Love and scandal are the best sweeteners of tea. —Henry Fielding

18 August 2011

Thanksgiving in August: Mark

Mark and I met at a graduate student meet-and-greet event in 2008 that I described here. One of the things I discussed in that previous post is the extraordinary way we become fixated on certain people while we neglect others. It has been my (happy) experience that those people whom we don't notice at first, whose energies don't immediately draw us, can become the people on whom we come to depend the most.


I did have my eye on Mark, though, as I always have my eye on potential gays in my midst. (He's going to love that phrase; who doesn't love a gay potentiality?) And I remember deciding that even though Mark was shy and apparently showed no interest in me at all, I was going to make him be my friend, like that beautiful line in Patrick Marber's Closer where Alice says "I will give all my love to this charming man who cuts off his crusts." So, Marko and I weren't going to be in love, but I decided I would love him all the same.


I feel like our relationship was cemented completely during a road trip to Atlanta with the amazing Maria Gerbino. We shared family stuff and political opinions (atheist blessings and a supportive shout-out to Mark's wisely leftist politics) and had a blast all the way there.
We also had an amazing time while we were actually in Atlanta (joined by our friends Joel, Kate, and DayRon) watching a truly genius production of Jesus Christ Superstar Gospel directed by Susan V. Booth. It was so good, in fact, that at intermission for the Saturday evening performance, we all went to the box office and bought tickets for the next day's matinee. We hadn't even seen the whole show yet, but it was just that brilliant. Recognition of our mutual latent religious fervor, combined with a love of gospel music, and an appreciation for theatre shifted something in our relationship. On the way back to Tallahassee, Maria spent a lot of time laughing at us as we performed duets from JRB's Songs for a New World and "It's All Over" from Dreamgirls. Mark sang Effie and I sang all the other parts. Hilarious.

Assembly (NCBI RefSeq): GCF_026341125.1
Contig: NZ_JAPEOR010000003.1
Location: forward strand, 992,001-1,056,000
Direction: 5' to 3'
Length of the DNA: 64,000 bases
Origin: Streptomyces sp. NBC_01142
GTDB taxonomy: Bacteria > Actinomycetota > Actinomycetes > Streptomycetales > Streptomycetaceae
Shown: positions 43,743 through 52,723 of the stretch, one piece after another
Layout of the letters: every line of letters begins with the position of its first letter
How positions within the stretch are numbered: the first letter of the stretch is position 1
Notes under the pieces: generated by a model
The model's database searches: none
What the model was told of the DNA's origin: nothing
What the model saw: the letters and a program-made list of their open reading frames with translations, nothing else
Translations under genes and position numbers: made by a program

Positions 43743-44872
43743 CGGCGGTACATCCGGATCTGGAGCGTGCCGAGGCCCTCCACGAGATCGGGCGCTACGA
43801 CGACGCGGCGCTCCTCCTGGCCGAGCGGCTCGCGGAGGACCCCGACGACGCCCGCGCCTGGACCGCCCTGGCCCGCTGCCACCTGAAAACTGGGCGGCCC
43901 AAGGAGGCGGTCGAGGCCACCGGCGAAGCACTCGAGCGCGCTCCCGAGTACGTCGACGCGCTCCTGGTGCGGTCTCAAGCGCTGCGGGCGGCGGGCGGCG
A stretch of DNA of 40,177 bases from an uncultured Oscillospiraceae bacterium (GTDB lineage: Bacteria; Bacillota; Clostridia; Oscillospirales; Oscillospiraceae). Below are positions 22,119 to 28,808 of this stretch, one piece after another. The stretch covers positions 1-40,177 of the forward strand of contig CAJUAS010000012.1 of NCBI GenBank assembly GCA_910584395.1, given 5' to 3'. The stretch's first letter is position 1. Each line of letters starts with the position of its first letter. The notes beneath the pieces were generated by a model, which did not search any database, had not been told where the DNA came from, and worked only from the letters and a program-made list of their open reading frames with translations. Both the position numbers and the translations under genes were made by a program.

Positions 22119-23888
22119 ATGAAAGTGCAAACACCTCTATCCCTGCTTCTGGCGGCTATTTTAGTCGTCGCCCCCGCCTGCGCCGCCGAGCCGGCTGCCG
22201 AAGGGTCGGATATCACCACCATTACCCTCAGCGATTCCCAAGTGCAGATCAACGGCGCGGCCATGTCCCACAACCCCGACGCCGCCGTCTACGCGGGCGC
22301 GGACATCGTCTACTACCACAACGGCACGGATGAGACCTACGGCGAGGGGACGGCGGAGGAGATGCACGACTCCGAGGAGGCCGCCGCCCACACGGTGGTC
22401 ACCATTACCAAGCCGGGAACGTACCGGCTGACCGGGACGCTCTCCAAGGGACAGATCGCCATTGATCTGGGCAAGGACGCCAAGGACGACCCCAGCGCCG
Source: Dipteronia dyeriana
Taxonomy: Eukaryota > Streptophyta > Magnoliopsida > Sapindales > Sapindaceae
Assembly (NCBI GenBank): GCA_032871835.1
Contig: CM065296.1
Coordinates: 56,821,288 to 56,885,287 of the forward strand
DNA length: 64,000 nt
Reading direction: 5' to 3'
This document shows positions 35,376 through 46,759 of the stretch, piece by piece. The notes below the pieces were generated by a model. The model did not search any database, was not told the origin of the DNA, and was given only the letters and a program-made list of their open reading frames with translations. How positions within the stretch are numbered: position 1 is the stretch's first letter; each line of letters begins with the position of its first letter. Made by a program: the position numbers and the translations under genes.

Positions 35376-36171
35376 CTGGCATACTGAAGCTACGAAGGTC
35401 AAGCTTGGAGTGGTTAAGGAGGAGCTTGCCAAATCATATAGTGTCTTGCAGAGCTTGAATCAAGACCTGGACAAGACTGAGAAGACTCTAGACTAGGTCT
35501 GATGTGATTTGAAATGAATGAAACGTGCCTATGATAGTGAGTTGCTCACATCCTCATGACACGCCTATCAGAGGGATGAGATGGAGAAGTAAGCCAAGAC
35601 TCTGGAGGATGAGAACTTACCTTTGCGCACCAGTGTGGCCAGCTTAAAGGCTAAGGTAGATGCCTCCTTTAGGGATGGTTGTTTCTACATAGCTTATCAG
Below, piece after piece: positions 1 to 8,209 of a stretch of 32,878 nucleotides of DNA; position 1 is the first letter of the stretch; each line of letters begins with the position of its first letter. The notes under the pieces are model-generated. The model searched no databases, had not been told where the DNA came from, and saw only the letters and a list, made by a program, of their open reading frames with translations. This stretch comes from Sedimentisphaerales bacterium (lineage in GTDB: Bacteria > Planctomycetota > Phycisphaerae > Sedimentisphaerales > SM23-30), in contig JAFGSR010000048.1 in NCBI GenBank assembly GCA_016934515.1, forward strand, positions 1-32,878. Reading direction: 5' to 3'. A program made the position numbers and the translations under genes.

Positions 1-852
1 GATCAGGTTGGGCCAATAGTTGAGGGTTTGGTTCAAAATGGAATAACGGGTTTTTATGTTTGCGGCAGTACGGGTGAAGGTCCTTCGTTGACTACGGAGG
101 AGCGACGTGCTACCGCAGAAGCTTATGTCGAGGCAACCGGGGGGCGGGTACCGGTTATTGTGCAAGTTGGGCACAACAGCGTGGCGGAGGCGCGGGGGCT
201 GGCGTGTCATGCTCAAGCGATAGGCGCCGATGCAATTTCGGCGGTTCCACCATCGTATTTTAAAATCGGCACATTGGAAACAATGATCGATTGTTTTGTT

He moved in to my house the following year and Meghan and Bill and David and Mark and I became pretty much inseparable. We spent loads of time together, processing things together as a household, playing cards, drinking heavily, advising each other on all kinds of nonsense. There was a running joke about the house only running on four cylinders until I brought someone home and it could run on all six at the same time. Meghan and Mark were pretty merciless about my lack of a sex life. I deserved it, obviously.

Marko moved to D.C. last year and we spent tons of time on the phone – mostly whenever we needed relationship advice, and whenever Mark felt like gloating about meeting Justice Sotomayor or Annette Bening and Warren Beatty or Justice Ginsburg. This has continued now that he's moved up to Boston; he loves to call me to report that Norm Lewis said I was cute (I am keeping that in my heart) or that he talked to Suzan-Lori Parks about how dumb white people are about race. (We are).


There's more. There's so much more. There is with all of the friends I have written about this month. I won't tell any more anecdotes about Mark though there are a million, but I will say that when I think of how supportive of me he has been, particularly as a gay man and with my love life, I get a little emotional. Marko is always there to listen to whatever ludicrous relationship drama I am having. He is always able to talk sense into me, to remind me to be positive about the feelings with which I am struggling, to encourage me to take emotional leaps of faith. I appreciate that more than anything else. ...Even more than doing P90X with me that first time around.